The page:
and-Information-Governance-and-Maturity/Data-and-Information-Governance-Toolkit-Guidelines.pdf

Consumer experience
Digital technologies are rapidly changing the way that people manage their health and wellbeing and
transforming the nature of healthcare delivery. The relationship between clinician and health consumer is being
levelled, decisions are now shared, and care is being democratised by access to digital technologies and
information that empower individuals to make informed choices about their health and wellbeing.

Such a change signals a shift in traditional roles for consumers and health professionals where a consumer is
defined as any consumer of health services including the individual’s carers. No longer is the consumer a passive
recipient of health services.

It is also important to recognise that individual consumers have very different attitudes to the use of digital
technologies, to potential changes from face-to-face to digital health services, to privacy and trust and so on. No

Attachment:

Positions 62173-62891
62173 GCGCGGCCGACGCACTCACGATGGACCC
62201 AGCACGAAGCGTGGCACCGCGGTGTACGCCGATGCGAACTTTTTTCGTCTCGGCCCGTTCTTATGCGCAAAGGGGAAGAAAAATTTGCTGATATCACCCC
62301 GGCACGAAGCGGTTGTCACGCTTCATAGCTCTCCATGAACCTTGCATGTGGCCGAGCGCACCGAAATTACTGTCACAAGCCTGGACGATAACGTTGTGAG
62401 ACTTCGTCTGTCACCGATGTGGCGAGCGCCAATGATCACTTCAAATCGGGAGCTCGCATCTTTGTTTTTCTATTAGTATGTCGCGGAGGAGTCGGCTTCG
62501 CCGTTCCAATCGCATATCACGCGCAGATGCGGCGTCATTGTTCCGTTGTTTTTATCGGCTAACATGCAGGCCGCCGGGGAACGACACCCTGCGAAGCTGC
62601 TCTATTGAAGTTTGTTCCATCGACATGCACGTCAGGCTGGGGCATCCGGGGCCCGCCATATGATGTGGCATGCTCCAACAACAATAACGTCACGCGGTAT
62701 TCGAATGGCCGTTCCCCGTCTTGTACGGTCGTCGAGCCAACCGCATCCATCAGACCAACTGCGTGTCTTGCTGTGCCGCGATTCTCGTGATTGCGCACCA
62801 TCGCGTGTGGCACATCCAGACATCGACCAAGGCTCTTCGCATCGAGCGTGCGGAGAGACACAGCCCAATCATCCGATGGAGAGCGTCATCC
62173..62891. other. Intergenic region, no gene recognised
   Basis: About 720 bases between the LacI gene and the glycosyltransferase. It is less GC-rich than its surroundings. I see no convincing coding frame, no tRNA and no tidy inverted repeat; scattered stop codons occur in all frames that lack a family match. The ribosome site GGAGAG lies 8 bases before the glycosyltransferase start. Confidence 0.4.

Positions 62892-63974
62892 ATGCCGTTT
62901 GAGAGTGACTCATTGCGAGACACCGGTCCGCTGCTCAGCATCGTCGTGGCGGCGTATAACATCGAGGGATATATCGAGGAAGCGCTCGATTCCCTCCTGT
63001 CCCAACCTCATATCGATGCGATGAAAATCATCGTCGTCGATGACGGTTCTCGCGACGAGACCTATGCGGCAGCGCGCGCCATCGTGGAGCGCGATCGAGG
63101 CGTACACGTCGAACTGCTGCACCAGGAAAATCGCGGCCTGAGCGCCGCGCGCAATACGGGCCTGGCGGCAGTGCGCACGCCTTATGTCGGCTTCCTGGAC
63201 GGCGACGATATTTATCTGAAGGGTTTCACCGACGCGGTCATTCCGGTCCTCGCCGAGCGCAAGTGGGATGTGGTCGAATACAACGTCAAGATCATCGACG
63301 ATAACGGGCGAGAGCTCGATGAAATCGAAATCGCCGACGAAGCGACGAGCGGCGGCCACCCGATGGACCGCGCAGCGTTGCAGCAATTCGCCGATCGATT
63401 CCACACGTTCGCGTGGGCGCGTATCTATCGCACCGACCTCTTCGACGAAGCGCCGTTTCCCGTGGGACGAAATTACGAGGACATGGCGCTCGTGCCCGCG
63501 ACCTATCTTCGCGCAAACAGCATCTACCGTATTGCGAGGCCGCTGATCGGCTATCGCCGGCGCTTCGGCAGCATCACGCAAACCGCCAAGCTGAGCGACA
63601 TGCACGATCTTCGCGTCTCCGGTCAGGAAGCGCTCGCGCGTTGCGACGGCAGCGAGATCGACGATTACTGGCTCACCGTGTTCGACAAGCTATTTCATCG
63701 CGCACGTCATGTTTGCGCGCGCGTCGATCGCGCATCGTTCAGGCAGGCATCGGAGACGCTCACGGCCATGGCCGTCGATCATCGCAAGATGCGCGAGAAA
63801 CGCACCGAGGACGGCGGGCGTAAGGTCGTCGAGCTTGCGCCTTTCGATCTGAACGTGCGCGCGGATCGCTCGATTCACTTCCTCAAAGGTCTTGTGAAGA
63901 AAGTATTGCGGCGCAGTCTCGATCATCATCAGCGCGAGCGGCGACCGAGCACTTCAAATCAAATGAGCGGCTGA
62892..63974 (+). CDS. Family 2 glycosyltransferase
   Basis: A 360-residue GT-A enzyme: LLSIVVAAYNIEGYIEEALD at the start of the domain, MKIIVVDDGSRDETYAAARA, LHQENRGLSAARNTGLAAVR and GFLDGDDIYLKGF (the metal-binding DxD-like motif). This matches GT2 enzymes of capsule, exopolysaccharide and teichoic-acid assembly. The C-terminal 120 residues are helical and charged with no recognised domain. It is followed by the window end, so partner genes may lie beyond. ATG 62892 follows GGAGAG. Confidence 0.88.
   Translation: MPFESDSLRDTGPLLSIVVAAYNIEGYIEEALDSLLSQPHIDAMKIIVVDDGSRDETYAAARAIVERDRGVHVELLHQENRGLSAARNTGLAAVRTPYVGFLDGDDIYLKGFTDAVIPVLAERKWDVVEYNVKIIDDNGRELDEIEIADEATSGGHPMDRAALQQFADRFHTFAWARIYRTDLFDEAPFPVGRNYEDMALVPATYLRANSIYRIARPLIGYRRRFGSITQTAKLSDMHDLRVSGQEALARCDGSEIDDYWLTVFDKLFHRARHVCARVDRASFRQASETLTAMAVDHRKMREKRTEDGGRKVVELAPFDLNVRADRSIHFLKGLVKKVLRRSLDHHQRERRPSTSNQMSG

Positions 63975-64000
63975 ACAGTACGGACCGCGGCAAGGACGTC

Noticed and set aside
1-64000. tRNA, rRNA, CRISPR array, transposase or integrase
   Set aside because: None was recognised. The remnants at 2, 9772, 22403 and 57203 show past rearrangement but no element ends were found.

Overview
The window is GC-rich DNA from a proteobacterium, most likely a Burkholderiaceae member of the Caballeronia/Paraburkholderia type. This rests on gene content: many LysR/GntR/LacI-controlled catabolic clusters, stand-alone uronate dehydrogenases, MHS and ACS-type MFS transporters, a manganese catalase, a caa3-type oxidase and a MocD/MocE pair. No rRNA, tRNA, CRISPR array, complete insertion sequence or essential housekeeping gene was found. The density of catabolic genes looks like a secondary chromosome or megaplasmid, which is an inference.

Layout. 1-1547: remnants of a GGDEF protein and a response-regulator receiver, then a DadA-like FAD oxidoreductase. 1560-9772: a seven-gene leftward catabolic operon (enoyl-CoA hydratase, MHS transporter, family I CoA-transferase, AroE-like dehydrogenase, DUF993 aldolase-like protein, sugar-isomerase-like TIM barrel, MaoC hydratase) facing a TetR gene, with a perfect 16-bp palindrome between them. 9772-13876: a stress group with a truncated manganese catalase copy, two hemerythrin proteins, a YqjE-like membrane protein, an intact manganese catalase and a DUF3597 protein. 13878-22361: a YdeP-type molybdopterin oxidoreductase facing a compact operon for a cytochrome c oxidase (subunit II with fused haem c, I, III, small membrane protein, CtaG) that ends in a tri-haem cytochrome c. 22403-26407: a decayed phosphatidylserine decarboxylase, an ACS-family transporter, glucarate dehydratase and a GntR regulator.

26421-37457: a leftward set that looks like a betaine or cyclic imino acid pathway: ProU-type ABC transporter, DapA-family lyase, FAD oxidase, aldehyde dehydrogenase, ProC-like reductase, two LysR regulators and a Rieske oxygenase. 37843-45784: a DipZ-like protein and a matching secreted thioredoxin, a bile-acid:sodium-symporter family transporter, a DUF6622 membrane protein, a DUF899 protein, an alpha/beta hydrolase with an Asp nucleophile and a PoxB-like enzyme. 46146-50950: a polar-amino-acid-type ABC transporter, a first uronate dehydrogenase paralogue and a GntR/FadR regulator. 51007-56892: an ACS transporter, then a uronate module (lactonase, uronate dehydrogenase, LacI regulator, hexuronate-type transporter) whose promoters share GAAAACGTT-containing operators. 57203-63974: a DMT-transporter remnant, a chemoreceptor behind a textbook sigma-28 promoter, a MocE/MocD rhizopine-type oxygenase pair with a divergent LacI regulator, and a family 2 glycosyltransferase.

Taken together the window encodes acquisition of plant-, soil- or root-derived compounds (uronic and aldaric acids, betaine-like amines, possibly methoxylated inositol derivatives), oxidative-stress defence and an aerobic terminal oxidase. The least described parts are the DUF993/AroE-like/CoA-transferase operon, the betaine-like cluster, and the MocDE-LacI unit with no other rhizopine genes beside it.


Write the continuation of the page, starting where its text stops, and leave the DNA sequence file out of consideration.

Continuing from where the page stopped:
single approach will work for everyone and we must replace the urge to create “one system for everybody” with
a philosophy that accommodates a broad range of experiences.

In today’s digital health ecosystem taking a person-centred design approach to the creation of digital health
services is critical in delivering consumer-centred health experiences. The needs of individual consumers should
fundamentally drive the design, development and implementation of solutions.

An understanding of the lived experience of people should continue to refine and improve digital health services.